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Thailand to host World Editors Forum in June 2013

September 5th, 2012 | No Comments | Posted by in Events

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The World Association of Newspapers and News Publishers (WAN-IFRA) has today announced that the World Editors Forum will be held in Bangkok, Thailand, from 2 to 5 June next year.

The invitation was issued at this year’s conference in Kiev, Ukraine.

Journalism.co.uk was has been at the World Editors Forum; you can see all our coverage from #WEF12 by following this link.

More than 1,000 newspaper publishers, chief editors and other senior newspaper executives attended the Kiev meetings, WAN-IFRA said in a release, which explains that it is the first time Thailand and Southeast Asia is hosting the event, which runs along side the World Newspaper Congress.

Chavarong Limpattamapanee, president of the Thai Journalists Association said in a statement:

Thailand has so many vibrant newspapers. Journalists here enjoy their freedom and are very excited with the opportunity to exchange views on the future of journalists and newspapers with guests in this upcoming historic World Newspapers Congress in Bangkok.

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Thai authorities withold full report on death of Reuters cameraman

December 13th, 2010 | No Comments | Posted by in Journalism, Press freedom and ethics

Thai authorities have refused to release the full report on the death of Reuters cameraman Hiro Muramoto in April, following a report by Reuters which claimed leaked parts of the report indicated the shot that killed him “probably came from the gun of a Thai soldier”.

According to asiaone.com, the department of special investigation (DSI) chief Tharit Pengdit this weekend declined to release the full report “saying the investigation and witnesses could be affected by such a disclosure”. Reuters editor in chief David Schlesinger had been calling for the full report to be publically released.

“The Thai authorities owe it to Hiro’s family to reveal exactly how this tragedy happened and who was responsible,” Schlesinger said in a statement.

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WikiLeaks launches ThaiLeaks following government censorship

August 19th, 2010 | No Comments | Posted by in Online Journalism, Politics

WikiLeaks has launched ThaiLeaks, a web page of downloadable ‘magnet links’ to Thailand news items, after authorities blocked citizen access to the main website yesterday.

The whistleblower announced the launch of the new page today on Twitter. It said even if the new page is blocked citizens will still be able to access information through the links which “can be sent in e-mails, instant messages, even printed on paper, in order to keep information flowing”.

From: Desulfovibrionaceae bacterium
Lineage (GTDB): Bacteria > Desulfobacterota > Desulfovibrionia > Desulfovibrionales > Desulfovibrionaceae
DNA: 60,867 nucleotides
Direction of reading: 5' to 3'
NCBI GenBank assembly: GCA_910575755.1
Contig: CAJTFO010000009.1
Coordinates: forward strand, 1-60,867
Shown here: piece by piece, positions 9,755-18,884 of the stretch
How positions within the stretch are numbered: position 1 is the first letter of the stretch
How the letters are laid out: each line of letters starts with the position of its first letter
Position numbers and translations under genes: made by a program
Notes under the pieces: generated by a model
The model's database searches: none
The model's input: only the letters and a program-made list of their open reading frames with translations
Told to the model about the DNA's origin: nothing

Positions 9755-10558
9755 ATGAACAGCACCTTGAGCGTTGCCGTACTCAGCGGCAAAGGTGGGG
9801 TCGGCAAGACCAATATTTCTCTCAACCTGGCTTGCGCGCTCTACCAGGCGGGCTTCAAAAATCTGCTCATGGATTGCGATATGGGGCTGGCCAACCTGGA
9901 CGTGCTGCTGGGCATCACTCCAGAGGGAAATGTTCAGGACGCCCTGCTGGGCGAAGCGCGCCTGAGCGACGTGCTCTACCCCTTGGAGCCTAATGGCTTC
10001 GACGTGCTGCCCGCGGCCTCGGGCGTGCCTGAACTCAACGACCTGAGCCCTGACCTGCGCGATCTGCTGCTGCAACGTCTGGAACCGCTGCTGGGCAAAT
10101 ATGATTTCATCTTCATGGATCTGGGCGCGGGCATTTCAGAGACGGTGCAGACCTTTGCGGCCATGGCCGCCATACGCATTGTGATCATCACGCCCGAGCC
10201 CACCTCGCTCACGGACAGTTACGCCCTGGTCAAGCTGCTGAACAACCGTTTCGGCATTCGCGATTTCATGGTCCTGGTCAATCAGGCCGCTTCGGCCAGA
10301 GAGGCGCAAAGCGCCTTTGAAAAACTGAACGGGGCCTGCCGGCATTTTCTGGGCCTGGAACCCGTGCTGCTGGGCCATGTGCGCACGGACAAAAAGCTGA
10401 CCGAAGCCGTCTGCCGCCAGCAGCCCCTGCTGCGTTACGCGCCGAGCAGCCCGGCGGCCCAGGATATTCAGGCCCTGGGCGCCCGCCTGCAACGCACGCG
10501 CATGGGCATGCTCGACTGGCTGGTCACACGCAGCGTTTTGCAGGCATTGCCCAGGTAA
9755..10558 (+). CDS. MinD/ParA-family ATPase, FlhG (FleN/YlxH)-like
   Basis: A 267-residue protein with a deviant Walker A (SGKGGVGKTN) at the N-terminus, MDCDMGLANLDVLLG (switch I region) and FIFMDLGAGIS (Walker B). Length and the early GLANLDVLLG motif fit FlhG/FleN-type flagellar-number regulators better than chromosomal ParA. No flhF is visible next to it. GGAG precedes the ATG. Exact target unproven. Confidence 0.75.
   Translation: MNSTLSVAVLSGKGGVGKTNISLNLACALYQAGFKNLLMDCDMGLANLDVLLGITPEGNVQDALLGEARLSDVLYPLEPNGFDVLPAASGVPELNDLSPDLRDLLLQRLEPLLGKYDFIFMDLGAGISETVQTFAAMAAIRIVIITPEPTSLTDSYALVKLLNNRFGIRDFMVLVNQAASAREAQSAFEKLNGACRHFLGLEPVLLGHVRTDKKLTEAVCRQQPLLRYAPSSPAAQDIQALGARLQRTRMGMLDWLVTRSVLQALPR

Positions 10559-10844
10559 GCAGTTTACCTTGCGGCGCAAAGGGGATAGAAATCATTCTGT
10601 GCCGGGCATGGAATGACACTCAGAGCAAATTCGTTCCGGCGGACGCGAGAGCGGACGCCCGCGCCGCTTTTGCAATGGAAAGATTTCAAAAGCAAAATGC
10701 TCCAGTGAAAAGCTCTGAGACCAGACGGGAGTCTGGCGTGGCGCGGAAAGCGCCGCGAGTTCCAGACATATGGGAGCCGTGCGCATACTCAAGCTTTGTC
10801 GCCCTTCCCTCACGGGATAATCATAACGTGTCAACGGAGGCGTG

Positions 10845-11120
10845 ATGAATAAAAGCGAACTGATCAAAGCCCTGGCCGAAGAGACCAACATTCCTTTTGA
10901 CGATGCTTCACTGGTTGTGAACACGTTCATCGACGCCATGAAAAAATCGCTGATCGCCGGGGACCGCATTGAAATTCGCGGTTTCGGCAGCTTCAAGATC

According to a report by the Bangkok Post, government officials said access was blocked on “security grounds”.

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Bangkok Post publishes Thailand’s first 3D newspaper

August 9th, 2010 | No Comments | Posted by in Editors' pick, Newspapers, Photography

A Thai newspaper has become the first in the country to produce a 3D photo edition of its newspaper, according to the Shaping the Future of the Newspaper blog.

The Bangkok Post, an English-language daily, published the special edition to celebrate its 64th anniversary.

The three-dimensional effect was also applied to the advertisements and to a special section called Our Pride, published in celebration of the newspaper recently winning the World Association of Newspapers and News Publishers’ (WAN-IFRA) Best Overall Design award in Asia-Pacific and Middle East.

See the full post here…

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International journalists in Thailand spread word in the face of violence

May 21st, 2010 | No Comments | Posted by in Press freedom and ethics

First-hand accounts and Twitter updates from journalists on the ground in Thailand this week have given an insight into the level of violence faced by citizens and journalists reporting ongoing clashes between the red-shirt anti-government protestors and the Thai military.

According to the Committee to Protect Journalists (CPJ), at least eight journalists have been shot, two fatally, while covering the unrest in Bangkok. Freelance Italian photojournalist Fabio Polenghi was killed on Wednesday – another casualty following the death of Reuters cameraman Hiro Muramoto on 10 April.

Those journalists reported to have been injured include Dutch freelancer Michael Maas; the Independent’s Andrew Buncombe, and freelance Canadian writer and photographer, Chandler Vandergrift.